39. Draw a line parallel to the perimeter of the tree top. You can use your light box to do this, or use a compass to make a circle that is ½ inch wider that the tree top. The line should be ¼ inch from the edge of the perimeter.
40. Use three strands of DMC 469 and one strand of Sublime Stitching 925 to make an alternating feather stitch over the line.
Hint: When you reach the end of your thread finish the last stitch by tacking it down. Begin your next stitch at the same point.
The applique is complete! Pat yourself on the back. Well Done!
41. How to press your project
Lay a thick towel on your ironing board, and then place your project right side down on top of it, followed by a pressing cloth. The towel will prevent your stitches from being crushed, and the pressing cloth will prevent the metallic threads from melting (most metallic threads are polyester or nylon). DO NOT USE STEAM!
42. How to prepare your project for framing
Note: I used a frame that had a mat and liner that I removed. The thickness of the mat and liner was roughly equivalent to my mounted project. This enabled me to frame my project with glass.
Cut your mounting board using the glass, or insert from your frame as a template. Make it 1/8 inch narrower and shorter than your template.
Test the fit of your mounting board. You should have a little wiggle room to allow for the additional thickness of your fabric. Adjust the size if necessary.
Place your applique face down, and then center the mounting board on top.
Fold the top and sides inward, and then temporarily secure with tape.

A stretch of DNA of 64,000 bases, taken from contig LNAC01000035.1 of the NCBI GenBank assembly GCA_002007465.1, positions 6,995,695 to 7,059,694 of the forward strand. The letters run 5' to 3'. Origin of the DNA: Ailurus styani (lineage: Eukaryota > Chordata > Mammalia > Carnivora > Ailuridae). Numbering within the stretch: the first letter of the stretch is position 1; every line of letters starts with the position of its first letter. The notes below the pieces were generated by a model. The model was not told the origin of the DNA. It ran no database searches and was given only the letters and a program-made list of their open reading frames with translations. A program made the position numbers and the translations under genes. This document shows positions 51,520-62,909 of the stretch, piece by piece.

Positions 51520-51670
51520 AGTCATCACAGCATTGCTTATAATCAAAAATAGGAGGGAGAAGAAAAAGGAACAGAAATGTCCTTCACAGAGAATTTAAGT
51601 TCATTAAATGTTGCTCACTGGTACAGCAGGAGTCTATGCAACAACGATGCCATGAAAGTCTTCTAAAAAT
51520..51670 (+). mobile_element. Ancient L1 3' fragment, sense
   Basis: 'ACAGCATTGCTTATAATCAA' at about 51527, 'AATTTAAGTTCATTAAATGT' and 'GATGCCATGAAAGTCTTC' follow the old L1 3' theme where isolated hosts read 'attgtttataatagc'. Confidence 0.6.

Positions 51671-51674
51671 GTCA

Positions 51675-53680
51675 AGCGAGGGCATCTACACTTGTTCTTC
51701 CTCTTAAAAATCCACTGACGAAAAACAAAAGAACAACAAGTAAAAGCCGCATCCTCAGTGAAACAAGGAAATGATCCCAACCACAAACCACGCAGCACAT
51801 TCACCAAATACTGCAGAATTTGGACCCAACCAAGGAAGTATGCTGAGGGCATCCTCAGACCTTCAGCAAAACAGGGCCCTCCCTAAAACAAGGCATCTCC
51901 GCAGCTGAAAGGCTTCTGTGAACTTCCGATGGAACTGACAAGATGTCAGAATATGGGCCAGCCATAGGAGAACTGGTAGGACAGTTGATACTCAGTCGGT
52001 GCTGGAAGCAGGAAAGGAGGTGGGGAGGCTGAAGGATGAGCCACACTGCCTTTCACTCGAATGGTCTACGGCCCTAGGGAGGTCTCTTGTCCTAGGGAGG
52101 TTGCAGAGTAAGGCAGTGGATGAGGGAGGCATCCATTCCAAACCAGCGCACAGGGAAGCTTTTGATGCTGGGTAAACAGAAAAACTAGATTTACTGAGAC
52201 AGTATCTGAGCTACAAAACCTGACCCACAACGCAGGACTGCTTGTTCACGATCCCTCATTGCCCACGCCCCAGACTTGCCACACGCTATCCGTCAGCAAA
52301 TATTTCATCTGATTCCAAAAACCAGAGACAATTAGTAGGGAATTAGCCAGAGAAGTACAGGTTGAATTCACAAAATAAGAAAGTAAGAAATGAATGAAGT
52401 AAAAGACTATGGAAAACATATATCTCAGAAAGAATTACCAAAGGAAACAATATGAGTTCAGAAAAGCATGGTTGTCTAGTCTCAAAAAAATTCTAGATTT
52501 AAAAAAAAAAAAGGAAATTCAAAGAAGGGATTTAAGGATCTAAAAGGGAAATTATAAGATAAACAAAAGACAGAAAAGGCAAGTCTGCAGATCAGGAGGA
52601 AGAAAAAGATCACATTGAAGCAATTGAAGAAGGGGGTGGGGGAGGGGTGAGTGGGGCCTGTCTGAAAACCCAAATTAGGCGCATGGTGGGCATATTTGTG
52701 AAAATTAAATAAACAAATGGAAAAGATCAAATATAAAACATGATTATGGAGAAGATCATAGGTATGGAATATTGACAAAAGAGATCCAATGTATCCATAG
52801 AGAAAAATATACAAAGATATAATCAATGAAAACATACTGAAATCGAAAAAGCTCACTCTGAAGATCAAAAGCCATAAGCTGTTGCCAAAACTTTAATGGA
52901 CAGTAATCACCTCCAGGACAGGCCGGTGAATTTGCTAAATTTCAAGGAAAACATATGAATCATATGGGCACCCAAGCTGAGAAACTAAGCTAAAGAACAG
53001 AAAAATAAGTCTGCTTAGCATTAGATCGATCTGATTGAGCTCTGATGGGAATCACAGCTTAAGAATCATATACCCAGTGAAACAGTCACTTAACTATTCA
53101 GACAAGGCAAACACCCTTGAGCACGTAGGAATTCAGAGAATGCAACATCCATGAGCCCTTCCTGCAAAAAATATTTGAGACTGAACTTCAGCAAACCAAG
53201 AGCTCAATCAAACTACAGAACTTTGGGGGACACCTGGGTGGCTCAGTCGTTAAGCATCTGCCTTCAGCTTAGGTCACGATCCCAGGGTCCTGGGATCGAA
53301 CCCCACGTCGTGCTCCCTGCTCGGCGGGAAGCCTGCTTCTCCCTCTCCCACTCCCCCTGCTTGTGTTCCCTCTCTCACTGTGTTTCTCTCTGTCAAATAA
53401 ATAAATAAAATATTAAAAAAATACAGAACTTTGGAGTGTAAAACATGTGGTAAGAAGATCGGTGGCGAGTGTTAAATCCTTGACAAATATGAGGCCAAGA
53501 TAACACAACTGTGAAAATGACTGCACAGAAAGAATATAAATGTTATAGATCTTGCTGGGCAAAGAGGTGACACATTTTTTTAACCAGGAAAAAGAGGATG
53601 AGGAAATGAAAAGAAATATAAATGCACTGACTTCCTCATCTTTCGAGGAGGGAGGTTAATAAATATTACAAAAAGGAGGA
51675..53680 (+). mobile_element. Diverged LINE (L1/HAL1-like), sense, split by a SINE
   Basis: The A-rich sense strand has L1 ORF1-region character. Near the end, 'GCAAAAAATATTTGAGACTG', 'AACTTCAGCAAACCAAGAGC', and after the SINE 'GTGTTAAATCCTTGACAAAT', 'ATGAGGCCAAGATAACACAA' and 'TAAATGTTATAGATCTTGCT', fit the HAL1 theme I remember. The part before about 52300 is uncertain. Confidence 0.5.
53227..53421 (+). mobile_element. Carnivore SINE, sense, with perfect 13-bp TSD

Flip it over, and check to make sure it’s centered. Adjust if necessary.
Skip the next three steps if you are using mat board.
Pin straight pins, approximately one inch apart, through the top of the applique and foam core.
Remove the tape, and then pin the opposite side, gently pulling the fabric taut.
Repeat for the right and left sides.
Fold each of the corners inward.
Fold the top, bottom, and sides inward making “Hospital” corners. Pin to secure. This will be easier with foam core. Pinning through mat board requires a little more muscle.
Use the Sulky 12wt. 712-1234 to whip stitch the mitered corners. Begin at the corner and work inward. This will be hidden in the frame, so don’t worry about color and neatness.
Place your mounted piece inside your frame and secure with the backing board that came with your frame.
This is my project framed with glass. The frame appears silver in this photograph, but it really has a gold tint to it. The glass will protect it from dust and moths, but the texture of the cloth is somewhat subdued. Maybe the next one will be framed without glass.